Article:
Emergency Medicine News:
Chiem, Alan MD; Lovato, Luis M. MD
Dr. Chiem is an assistant professor of emergency medicine at the David Geffen School of Medicine at UCLA and the director of emergency ultrasound at Olive View/UCLA Medical Center. Luis Lovato, MD, serves as the medical editor of Journal Scan, and is an associate professor at the David Geffen School of Medicine at UCLA, the ED director of clinical practice at Olive View-UCLA Medical Center, and the co-chair for the Emergency Medicine Best Practices Committee for the Los Angeles County Department of Health Services.
Despite the success of early goal-directed therapy as a protocol, considerable discussion has focused on which of components are effective and which are not necessary for sepsis and septic shock.
The concept of increasing tissue oxygen delivery (the basis for the systemic central venous oxygen saturation goal [ScVO2] of greater than 70%) has not been shown to have any benefit in several studies. (New Engl J Med 1995;333:1025; 1994;330:1717.) Transfusion requirements to keep hematocrit above 30% in patients not meeting the ScVO2 goal have also been dispelled by transfusion trials in critically ill patients, such as the TRICC Trial (New Engl J Med 1999;340:409) and a recent trial involving patients with significant gastrointestinal bleeding. (New Engl J Med 2013;368:11.) A more conservative hemoglobin goal of 7–9 mg/dl in these studies led to either no difference in or in reduced mortality more than the goal of 10–12 mg/dl.
EGDT has been an integral component of the emergency care of patients with severe sepsis or septic shock for more than a decade. (N Engl J Med 2001;345:1368.) Developed as a protocol from the best available evidence at the time, it has been successfully implemented by the vast majority of medical institutions globally. Close to 40 clinical studies done over the past decade have shown a uniform reduction in mortality from about 50 percent to under 30 percent when EGDT is adopted. (Minerva Anestesiol 2012;78:712.) Its components of closely monitoring and optimizing preload via aggressive fluid resuscitation, tissue perfusion via vasoactive medication, and tissue oxygen delivery with inotropic agents and blood transfusion have been adopted by many critical care guidelines, including the Surviving Sepsis Campaign. (Crit Care Med 2013;41:580.)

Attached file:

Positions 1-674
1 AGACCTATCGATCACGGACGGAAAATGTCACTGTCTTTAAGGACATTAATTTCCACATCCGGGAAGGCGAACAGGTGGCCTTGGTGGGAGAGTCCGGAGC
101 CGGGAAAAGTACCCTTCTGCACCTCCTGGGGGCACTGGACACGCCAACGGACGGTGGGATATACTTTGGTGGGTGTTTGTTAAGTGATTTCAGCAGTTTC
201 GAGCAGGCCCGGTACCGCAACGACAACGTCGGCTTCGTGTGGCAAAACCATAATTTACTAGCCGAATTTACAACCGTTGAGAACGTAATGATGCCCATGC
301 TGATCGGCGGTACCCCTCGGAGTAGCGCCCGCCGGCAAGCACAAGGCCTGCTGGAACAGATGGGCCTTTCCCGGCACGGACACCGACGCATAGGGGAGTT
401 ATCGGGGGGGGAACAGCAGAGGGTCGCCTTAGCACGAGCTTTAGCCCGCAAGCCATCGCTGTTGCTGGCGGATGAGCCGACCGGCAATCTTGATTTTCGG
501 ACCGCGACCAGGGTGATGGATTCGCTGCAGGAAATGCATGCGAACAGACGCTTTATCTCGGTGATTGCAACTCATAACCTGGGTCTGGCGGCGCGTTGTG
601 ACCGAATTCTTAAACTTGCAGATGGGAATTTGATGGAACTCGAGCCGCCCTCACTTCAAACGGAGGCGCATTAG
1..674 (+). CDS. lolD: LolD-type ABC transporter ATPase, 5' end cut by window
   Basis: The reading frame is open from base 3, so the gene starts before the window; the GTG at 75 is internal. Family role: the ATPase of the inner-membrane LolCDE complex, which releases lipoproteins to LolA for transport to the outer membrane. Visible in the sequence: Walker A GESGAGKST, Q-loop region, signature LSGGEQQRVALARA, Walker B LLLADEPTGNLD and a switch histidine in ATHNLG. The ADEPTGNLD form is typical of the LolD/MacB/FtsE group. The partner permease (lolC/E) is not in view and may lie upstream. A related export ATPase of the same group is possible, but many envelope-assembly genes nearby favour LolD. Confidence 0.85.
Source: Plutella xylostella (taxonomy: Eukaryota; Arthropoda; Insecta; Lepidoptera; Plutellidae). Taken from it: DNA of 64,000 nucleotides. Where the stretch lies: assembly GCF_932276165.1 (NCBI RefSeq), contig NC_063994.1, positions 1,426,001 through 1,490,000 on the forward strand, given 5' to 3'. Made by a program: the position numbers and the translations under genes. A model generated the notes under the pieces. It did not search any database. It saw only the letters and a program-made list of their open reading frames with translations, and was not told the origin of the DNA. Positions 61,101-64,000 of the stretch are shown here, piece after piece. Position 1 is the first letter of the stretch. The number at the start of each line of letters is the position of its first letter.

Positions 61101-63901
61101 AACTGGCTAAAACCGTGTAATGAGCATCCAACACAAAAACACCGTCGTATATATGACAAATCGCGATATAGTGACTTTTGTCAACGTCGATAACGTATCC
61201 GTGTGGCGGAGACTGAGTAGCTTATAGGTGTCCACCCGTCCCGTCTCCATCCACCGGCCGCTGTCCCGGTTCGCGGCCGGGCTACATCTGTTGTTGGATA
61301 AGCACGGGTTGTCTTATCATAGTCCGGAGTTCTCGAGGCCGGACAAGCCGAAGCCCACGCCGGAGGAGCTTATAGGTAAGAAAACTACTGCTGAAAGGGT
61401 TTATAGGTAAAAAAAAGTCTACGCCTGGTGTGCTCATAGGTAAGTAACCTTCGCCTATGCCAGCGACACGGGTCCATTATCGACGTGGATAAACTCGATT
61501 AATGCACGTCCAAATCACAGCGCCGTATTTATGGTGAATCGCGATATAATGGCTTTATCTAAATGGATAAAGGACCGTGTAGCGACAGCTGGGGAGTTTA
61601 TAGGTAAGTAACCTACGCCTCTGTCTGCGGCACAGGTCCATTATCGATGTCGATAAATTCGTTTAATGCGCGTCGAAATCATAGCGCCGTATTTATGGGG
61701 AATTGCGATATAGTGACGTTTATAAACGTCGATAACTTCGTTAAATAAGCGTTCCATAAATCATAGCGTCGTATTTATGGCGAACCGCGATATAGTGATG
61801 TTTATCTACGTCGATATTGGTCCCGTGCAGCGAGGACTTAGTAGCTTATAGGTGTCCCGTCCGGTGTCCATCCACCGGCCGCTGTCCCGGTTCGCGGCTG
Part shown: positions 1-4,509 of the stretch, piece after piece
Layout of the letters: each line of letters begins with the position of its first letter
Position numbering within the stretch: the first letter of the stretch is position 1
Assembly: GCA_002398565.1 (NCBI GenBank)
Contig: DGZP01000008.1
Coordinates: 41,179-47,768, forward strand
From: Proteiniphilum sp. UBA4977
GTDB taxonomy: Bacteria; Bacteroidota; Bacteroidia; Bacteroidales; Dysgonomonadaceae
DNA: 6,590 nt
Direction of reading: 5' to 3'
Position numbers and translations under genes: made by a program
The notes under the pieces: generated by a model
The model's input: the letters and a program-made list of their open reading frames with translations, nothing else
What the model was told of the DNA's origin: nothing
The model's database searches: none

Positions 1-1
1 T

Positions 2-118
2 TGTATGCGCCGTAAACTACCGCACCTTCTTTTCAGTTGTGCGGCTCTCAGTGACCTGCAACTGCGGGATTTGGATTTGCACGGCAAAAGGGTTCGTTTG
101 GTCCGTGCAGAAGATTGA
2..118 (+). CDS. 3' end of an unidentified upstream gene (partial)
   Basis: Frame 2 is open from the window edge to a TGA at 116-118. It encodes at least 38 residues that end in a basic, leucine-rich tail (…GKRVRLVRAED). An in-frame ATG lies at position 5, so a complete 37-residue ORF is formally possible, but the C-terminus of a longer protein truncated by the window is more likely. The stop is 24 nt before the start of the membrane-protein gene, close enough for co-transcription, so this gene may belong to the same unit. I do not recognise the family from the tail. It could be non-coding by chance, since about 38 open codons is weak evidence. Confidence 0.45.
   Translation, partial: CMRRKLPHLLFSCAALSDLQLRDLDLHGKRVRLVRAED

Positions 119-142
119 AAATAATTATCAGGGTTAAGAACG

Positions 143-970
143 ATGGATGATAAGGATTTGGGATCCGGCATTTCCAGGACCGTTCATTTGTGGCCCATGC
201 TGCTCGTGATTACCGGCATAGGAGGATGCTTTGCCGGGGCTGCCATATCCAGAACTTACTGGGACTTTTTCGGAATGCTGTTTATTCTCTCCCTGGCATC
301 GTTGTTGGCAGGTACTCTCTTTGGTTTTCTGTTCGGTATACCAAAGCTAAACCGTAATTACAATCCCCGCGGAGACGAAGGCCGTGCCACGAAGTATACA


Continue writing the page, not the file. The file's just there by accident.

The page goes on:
A work by Jones et al. showed that serial normal lactates or a lactate clearance of more than 10 percent is just as effective as optimizing central venous pressure range and ScVO2. (JAMA 2010;303:739.) Paul Marik's seminal systematic review also largely debunked the utility of CVP and other static measurements in predicting fluid responsiveness. (Chest 2008;134:172.) Instead, many experts recommend dynamic measurements to predict fluid responsiveness, such as inferior vena cava diameter variability, pulse pressure variability, or left ventricular outflow tract velocity variability associated with respiration or passive leg raise maneuver.
A Randomized Trial of Protocol-Based Care for Early Septic Shock
The ProCESS Investigators
N Engl J Med
2014 Mar 18 [Epub ahead of print]
This multicenter randomized clinical trial recruited more than 1500 patients presenting with severe sepsis or septic shock in 29 emergency departments across the country. Patients were given early antibiotics and a 30 ml/kg bolus of intravenous saline and randomized to one of three treatment arms: EGDT; protocol-based care to keep mean arterial pressure above 65 mm Hg with the use of IVF and/or vasoactive medications; or usual care as dictated by the treating physician. Mortality did not differ across treatment arms after 60 days — EGDT: 21%; protocol-based: 18.2%; and usual care: 18.9% (p=0.83).
The rate of central venous catheter usage, as expected, in the EGDT group was much higher (93%) as compared with roughly 55 percent in the other two groups that did not rely on CVP measurement. Additionally, 14 percent of subjects in the EGDT group required pRBC transfusion while only eight percent required transfusion in the other two groups. Interestingly, in the original EGDT trial, more than 60 percent of subjects in the treatment arm received a blood transfusion. The significantly reduced incidence of blood transfusions in the ProCESS trial suggests that core practice changes since the original EGDT study such as aggressive IVF and vasopressor therapy may have reduced the need for blood transfusions in septic patients overall.
The amount of intravenous saline in the ProCESS study did not significantly differ among treatment arms, with the usual care group receiving an average 4.5 L, the protocol-based group receiving 5.0 L, and the EGDT group receiving 5.5 L. This is in contrast to the original EGDT group, in which the average amount of IVF administered for the control arm was 3.5 L, suggesting that patients in the original study were under-resuscitated.
The ProCESS study did not report what interventions if any were made in the EGDT group based on CVP or ScVO2 monitoring, so it is unknown if lower readings in select patients resulted in more aggressive fluid resuscitation and a subsequent effect on outcomes. Detailed analysis of this subgroup and these data may suggest a subset of patients that might still benefit from this more invasive type of monitoring.
The results of the ProCESS study are likely to have a major effect on managing sepsis. Given no mortality difference among the study groups, less consideration should be placed on more invasive interventions like central line insertion, blood transfusion, and the role of dobutamine. Instead, even greater emphasis should be on the core strategies of early recognition of sepsis, aggressive fluid management, and early antibiotics. It is this emphasis on early resuscitation of sepsis patients in the ED that is the legacy of EGDT and for which we have Dr. Rivers to thank.
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